F07 Diversidad, Igualdad, Inclusión, Justicia Diversidad sexual en Latinoamérica: pasos y retos hacia un ambiente escolar seguro, equitativo e incluyente Gloria Jiménez & Patricia Martí, American School Foundation of Guadalajara Maestros, Consejeros  
F08 Re-defining Teaching & Learning Intervening and Accelerating Doug Fisher, Ph. D. All teachers, leader of curriculum & instruction  
F09 Social Emotional Learning Scaffolding the Language of Social-Emotional Learning Matt Hadjun, The Columbus School Elementary teachers & counselors  
F10 Wellness, Relationships and Social Emotional Learning Becoming a School Character Liliana Borrero & Marcela Chiradia, Colegio Nueva Granada All levels of school leadership, counselors,  teachers  
Lunch Break - 12:30-1:30 PM EDT
1:30 PM: -2:30 PM EDT - PM Concurrent Sessions (60 minutes)
Session Strand Title Facilitator Target /Audience Link
F11 Wellness Teacher Talk - Wellness & Self Care (simultaneous translation to be offered for this presentation) Lisa Hekel (Truman Group) All teachers K-12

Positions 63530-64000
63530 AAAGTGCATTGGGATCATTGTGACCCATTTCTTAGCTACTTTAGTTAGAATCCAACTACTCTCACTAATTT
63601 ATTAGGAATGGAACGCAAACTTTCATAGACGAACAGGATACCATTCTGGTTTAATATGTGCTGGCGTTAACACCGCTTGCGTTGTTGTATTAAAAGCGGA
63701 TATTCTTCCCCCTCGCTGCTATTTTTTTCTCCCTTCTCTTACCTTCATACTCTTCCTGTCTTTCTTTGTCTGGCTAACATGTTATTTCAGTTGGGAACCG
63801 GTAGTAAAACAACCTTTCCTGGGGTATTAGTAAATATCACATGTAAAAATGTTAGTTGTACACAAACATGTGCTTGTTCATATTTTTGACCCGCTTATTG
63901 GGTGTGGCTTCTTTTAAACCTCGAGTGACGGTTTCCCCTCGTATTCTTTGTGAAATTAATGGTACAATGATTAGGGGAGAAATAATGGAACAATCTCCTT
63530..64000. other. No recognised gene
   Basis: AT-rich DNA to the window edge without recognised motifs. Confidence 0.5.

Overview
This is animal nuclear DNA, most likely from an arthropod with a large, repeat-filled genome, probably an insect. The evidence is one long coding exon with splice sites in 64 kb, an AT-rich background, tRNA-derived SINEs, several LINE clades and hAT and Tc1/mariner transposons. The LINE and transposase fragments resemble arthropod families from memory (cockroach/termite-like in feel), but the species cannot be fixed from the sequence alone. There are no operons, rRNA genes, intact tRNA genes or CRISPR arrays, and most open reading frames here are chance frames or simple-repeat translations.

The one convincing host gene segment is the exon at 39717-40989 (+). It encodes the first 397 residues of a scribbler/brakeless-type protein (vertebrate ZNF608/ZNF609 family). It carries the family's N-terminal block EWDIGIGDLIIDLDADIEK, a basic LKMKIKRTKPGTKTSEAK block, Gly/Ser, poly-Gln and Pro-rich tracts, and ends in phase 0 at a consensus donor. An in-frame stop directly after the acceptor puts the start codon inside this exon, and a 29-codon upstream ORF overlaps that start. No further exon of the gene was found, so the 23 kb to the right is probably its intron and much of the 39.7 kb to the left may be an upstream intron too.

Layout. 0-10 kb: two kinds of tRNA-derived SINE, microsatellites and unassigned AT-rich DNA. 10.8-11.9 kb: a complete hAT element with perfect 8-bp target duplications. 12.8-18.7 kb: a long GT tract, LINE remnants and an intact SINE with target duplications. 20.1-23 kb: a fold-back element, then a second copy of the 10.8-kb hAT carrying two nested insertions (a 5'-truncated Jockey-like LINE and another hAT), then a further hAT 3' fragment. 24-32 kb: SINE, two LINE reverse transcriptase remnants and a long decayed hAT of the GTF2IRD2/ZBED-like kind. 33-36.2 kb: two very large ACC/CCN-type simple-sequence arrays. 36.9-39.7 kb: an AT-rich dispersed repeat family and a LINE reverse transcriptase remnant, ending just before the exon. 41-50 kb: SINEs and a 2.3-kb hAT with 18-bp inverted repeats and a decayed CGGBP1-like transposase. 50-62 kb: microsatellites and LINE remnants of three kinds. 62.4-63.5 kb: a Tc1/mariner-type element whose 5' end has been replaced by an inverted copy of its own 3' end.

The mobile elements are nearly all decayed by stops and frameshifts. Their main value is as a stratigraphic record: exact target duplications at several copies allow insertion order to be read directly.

F12 Wellness, Social-Emotional Learning Launch of Regional Counselor support group for 2021-2022 Sean Truman (Truman Group) * Counselors who will be part of Consult Groups for 2021-22  
F13 Top Leadership The Importance of Sound Governance in the Financial Stability of Schools John Littleford Heads of School, Business Managers and Board Members  
F14 NGSS Using Mini-Lessons to Teach Science 3-Dimensionally Paul Andersen MS & HS Science teachers, department heads and instructional leaders  
F15 Math Using Learning Progressions to Accelerate Mathematics Learning Erma Anderson General session: Mathematics teachers K-5 & 6-12  
F16 Student Agency, Social-Emotional Learning Incorporating Student Voice Anna Sugarman All teachers, school leaders